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 Home thoughts from Abroad
by John Buchan

John Buchan

Click here to listen to this in RealAudio read by Marilyn P Wright

Aifter the war, says the papers, they’ll no be content at hame,
The lads that hae feucht wi’ death twae ‘ear i’ the mud and the
rain and the snaw;
For aifter a sodger’s life the shop will be unco tame;
They’ll ettle at fortune and freedom in the new lands far awa’.

No me!
By God! No me!
Aince we hae lickit oor faes
And aince I get oot o’ this hell,
For the rest o’ my leevin’ days
I’ll mak a pet o’ mysel’.
I’ll haste me back wi’ an eident fit
And settle again in the same auld bit.
And oh! the comfort to snowk again
The reek o’ my mither’s but-and-ben,
The wee box-bed and the ingle neuk
And the kail-pat hung frae the chimley-heuk!

I’ll gang back to the shop like a laddie to play,
Tak doun the shutters at skreigh o’ day,
And weigh oot floor wi’ a carefu’ pride,
And hear the clash o’ the countraside.
I’ll wear for ordinar’ a roond hard hat,
A collar and dicky and black cravat.
If the weather’s wat I’ll no stir ootbye
Wi’oot an umbrella to keep me dry.
I think I’d better no tak a wife

I’ve had a’ the adventure I want in life.—
But at nicht, when the doors are steeked, I’ll sit,
While the bleeze loups high frae the aiken ruit,
And smoke my pipe aside the crook.
And read in some douce auld-farrant book;
Or crack wi’ Davie and mix a rummer,
While the auld wife’s pow nid-nods in slum’er;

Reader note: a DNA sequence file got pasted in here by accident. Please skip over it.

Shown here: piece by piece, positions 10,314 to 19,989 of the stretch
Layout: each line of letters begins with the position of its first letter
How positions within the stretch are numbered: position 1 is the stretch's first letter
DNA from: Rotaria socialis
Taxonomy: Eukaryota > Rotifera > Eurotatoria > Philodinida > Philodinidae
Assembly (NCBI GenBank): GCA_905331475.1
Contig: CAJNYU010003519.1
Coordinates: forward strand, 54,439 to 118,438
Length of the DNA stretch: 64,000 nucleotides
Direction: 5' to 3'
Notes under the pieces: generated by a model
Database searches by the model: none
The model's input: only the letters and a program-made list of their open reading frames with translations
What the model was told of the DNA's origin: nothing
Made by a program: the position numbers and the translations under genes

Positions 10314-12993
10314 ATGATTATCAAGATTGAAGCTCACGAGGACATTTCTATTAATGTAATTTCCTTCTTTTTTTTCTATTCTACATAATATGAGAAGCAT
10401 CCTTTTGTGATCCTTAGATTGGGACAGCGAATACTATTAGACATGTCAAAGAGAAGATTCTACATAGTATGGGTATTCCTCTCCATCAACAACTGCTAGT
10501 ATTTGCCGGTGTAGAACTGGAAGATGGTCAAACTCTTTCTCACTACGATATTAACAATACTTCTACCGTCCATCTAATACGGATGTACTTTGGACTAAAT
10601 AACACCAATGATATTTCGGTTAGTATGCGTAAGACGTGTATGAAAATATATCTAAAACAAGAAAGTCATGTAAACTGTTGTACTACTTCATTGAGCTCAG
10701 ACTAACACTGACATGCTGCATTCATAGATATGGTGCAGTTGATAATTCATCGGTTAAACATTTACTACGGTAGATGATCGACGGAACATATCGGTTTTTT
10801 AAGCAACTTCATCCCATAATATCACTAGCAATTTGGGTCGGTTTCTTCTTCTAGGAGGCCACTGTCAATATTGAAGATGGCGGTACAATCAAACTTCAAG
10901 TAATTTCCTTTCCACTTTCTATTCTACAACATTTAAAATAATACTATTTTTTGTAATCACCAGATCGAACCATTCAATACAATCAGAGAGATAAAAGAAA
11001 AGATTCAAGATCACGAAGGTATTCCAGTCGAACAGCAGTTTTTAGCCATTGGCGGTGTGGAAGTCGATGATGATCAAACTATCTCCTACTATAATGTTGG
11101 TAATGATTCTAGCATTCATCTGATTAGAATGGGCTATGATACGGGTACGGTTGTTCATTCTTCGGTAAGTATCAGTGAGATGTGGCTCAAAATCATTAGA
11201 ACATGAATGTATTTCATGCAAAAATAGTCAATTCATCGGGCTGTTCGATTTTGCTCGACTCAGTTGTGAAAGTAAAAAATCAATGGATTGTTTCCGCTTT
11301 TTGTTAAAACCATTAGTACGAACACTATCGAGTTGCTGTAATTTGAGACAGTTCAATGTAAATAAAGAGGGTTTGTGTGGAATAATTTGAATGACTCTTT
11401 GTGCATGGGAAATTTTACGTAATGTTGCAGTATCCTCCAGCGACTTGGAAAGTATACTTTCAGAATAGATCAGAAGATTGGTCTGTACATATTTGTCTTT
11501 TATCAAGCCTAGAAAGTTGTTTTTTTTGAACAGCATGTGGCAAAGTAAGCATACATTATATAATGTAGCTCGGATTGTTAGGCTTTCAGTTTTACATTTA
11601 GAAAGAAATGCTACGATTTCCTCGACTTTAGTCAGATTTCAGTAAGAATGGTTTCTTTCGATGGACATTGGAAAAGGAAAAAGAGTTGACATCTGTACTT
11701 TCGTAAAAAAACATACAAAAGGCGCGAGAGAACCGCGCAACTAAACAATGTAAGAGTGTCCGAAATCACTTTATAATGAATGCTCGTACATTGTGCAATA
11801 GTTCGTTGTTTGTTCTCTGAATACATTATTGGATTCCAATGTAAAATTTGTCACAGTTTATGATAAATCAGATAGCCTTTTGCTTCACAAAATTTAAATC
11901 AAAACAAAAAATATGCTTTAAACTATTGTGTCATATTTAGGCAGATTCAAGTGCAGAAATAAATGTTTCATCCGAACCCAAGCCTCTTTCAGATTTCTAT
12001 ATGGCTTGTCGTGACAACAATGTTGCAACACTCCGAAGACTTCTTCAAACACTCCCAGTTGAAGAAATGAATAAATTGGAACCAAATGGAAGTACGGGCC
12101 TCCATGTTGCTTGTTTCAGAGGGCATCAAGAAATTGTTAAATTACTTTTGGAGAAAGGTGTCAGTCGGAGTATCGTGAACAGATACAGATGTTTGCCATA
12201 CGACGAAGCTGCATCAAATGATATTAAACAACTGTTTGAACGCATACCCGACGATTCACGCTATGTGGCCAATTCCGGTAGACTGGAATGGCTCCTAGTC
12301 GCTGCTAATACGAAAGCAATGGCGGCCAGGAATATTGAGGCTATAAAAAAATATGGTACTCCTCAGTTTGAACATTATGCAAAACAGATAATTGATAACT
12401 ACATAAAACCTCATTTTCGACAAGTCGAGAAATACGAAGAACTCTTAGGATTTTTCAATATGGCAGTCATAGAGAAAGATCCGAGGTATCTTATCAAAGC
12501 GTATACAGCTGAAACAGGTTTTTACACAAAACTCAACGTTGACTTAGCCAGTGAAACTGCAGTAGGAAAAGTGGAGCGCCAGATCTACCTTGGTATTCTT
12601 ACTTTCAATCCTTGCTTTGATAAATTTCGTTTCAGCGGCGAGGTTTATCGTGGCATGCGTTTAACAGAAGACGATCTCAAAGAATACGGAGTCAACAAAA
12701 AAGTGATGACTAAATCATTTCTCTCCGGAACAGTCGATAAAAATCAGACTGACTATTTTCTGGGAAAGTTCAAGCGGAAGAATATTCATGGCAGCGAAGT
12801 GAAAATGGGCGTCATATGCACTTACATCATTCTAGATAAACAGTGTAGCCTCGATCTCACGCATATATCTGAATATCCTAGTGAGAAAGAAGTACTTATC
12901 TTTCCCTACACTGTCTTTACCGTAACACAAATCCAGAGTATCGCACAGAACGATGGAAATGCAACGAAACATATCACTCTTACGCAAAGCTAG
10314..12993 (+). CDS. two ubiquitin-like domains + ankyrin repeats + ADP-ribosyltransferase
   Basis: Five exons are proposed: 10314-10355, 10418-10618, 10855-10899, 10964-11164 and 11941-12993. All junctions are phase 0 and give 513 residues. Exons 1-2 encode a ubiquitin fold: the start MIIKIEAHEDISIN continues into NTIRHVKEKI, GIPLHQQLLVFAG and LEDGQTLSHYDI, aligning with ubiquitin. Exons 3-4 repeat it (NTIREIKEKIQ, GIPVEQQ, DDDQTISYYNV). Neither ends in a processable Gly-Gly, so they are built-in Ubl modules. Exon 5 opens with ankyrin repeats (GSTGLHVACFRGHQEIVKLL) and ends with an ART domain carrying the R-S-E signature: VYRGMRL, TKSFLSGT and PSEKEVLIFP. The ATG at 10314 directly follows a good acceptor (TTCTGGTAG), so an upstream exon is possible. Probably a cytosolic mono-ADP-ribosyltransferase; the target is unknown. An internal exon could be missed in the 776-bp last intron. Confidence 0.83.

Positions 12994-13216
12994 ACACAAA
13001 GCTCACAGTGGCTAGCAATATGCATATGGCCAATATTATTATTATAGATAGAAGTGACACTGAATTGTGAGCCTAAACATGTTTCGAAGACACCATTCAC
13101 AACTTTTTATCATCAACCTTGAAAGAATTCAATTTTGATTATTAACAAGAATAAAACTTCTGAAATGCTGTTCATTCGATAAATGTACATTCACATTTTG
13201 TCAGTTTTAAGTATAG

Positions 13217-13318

And hark to the winds gaun tearin’ bye
And thank the Lord I’m sae warm and dry.
When simmer brings the lang bricht e’en,
I’ll daunder doun to the bowling-green,
Or delve my yaird and my roses tend
For the big floo’er-show in the next back-end.
Whiles, when the sun blinks aifter rain,
I’ll tak my rod and gang up the glen;
Me and Davie, we ken the püles
Whaur the troot grow great in the howes o’ the hills;
And, wanderin’ back when the gloamin’ fa’s
And the midges dance in the hazel shaws,
We’ll stop at the yett ayont the hicht
And drink great wauchts o’ the scented nicht,
While the hoose lamps kin’le raw by raw
And a yellow star hings ower the law.
Date will lauch like a wean at a fair
And nip my airm to mak certain shure
That we’re back frae yon place o’ dule and dreid,
To oor am kind warld—

But Davie’s deid!
Nae mair gude nor ill can betide him.
We happit him doun by Beaumont toun,
And the half o’ my hert’s in the mools aside him.

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